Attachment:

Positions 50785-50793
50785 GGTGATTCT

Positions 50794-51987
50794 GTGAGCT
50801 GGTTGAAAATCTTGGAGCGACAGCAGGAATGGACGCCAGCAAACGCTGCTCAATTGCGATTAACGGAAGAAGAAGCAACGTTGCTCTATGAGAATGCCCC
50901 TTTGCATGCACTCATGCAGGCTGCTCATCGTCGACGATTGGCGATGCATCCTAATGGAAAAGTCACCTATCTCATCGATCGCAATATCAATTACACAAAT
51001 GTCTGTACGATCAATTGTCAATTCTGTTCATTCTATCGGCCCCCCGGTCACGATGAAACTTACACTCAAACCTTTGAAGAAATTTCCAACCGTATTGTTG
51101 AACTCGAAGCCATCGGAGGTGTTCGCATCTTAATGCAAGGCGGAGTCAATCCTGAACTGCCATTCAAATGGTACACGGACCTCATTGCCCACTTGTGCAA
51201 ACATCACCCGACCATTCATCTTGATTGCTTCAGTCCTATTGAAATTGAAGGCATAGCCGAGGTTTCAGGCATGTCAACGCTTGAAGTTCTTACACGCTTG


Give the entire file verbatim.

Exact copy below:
Positions 50785-50793
50785 GGTGATTCT

Positions 50794-51987
50794 GTGAGCT
50801 GGTTGAAAATCTTGGAGCGACAGCAGGAATGGACGCCAGCAAACGCTGCTCAATTGCGATTAACGGAAGAAGAAGCAACGTTGCTCTATGAGAATGCCCC
50901 TTTGCATGCACTCATGCAGGCTGCTCATCGTCGACGATTGGCGATGCATCCTAATGGAAAAGTCACCTATCTCATCGATCGCAATATCAATTACACAAAT
51001 GTCTGTACGATCAATTGTCAATTCTGTTCATTCTATCGGCCCCCCGGTCACGATGAAACTTACACTCAAACCTTTGAAGAAATTTCCAACCGTATTGTTG
51101 AACTCGAAGCCATCGGAGGTGTTCGCATCTTAATGCAAGGCGGAGTCAATCCTGAACTGCCATTCAAATGGTACACGGACCTCATTGCCCACTTGTGCAA
51201 ACATCACCCGACCATTCATCTTGATTGCTTCAGTCCTATTGAAATTGAAGGCATAGCCGAGGTTTCAGGCATGTCAACGCTTGAAGTTCTTACACGCTTG